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Food Counter Attendants & Kitchen Helpers (NOC 6711) may also be called:

  • food preparer
  • busboy, busgirl, busser
  • server assistant
  • cook’s helper
  • cafeteria attendant
  • dishwasher
  • fast-food preparer
  • food service helper
  • kitchen helper

What Would I Do?

Food Counter attendants and food preparers take customer orders, accept payment and serve customers at food counters. They may also prepare, heat and finish cooking simple food items. As a food counter attendant / food preparer, your duties can include:

  • use a cash register to take customer orders, accept payment and give change
  • answer customer questions about menu items and serve customers at counters or buffet tables
  • preparing food such as sandwiches, hamburgers, salads, milkshakes, ice cream dishes and beverages, including coffee-type drinks
  • clean, peel, slice and trim food items using manual and electric appliances
  • stock refrigerators, cupboards and salad bars
  • keep records of the quantities of food used
  • clean and sanitize kitchen areas including, work surfaces, cupboards and storage areas, as well as dispose of kitchen garbage
  • clear and clean tables, trays and chairs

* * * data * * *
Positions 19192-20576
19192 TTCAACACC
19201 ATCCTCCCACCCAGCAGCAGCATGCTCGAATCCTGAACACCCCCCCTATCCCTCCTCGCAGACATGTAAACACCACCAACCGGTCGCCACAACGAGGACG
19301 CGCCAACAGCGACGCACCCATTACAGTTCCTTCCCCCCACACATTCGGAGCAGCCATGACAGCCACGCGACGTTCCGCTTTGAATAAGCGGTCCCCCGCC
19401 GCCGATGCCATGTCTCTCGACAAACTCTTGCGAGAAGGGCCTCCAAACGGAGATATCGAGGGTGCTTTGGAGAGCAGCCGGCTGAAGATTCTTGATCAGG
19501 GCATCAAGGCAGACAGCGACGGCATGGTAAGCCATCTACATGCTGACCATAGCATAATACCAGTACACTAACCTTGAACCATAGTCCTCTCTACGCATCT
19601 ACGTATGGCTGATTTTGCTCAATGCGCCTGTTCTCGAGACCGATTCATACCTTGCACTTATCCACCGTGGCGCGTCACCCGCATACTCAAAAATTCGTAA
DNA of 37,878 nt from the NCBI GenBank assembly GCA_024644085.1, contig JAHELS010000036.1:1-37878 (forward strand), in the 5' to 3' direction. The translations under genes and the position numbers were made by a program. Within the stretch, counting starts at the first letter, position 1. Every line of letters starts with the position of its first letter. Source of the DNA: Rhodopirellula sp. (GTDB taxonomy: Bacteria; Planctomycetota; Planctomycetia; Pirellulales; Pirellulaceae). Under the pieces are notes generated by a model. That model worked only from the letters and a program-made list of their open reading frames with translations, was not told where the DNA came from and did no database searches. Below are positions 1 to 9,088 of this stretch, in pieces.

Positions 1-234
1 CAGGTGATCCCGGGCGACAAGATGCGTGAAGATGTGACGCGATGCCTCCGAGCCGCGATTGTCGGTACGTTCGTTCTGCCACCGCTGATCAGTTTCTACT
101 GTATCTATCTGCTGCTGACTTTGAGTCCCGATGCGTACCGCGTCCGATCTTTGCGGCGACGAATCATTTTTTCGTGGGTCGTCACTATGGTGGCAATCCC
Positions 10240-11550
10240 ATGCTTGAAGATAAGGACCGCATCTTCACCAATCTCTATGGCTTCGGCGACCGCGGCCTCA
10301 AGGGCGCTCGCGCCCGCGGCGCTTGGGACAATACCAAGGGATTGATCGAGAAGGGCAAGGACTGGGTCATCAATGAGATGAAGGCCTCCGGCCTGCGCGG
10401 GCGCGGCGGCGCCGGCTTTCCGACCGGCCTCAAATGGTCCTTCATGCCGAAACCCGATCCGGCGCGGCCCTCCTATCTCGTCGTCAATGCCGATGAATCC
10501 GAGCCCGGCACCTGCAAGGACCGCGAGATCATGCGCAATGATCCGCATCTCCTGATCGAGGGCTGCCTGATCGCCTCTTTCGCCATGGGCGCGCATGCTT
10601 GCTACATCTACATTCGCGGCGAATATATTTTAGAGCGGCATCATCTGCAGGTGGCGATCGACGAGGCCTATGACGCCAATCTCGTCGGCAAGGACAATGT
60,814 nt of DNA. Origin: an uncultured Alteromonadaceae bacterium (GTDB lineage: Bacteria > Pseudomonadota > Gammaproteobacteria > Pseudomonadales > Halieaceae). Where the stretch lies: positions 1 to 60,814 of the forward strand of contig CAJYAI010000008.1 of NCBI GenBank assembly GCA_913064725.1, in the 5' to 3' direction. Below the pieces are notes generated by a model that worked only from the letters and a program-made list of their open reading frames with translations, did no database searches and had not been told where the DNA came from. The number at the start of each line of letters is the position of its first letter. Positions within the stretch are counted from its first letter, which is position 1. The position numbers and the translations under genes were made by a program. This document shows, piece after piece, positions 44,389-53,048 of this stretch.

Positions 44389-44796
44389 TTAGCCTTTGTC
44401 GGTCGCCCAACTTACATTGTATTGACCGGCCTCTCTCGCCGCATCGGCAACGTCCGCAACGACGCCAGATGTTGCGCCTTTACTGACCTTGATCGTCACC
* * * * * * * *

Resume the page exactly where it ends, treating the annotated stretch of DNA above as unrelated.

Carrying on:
• reset tables with clean tablecloths, napkins, silverware, glasses and dishes

Kitchen helpers, food service helpers and dishwashers: usually clear tables, clean kitchen areas and wash dishes and help workers who prepare or serve food and beverages.

As a kitchen helper or a food service helper, your duties may include:

  • wash work tables, meat blocks, cupboards, walls and appliances and clean kitchen work areas, equipment, utensils and dishes
  • sweep and mop floors, and perform other duties to assist cook and kitchen staff
  • remove and clear kitchen garbage
  • remove dishes before and after courses, scrape and stack dishes, carry linen to and from laundry area
  • clear and clean tables and trays in eating establishments
  • bring clean dishes, flatware and other items to serving areas and set tables
  • refill condiments and other supplies at tables and in serving areas
  • unpack and store supplies in refrigerators, cupboards and storage areas
  • help to wash, peel and prepare basic food items

As a dishwasher, your duties may include:

  • wash dishes, glassware, flatware, pots and pans either with a dishwasher or by hand
  • place dishes in storage areas, sweep and scrub floors, sort and remove garbage and wash garbage cans
  • may also clean and prepare food, keep kitchen work areas clean and orderly load and unload trucks picking up or delivering food and supplies

More information:

Am I Suited For This Job?

Food counter attendants and kitchen helpers should be:

  • energetic
  • efficient
  • able to multi-task
  • able to work quickly
  • able to remember customer orders
  • good with people

They should have:

  • excellent customer service skills
  • basic mathematics and arithmetic skills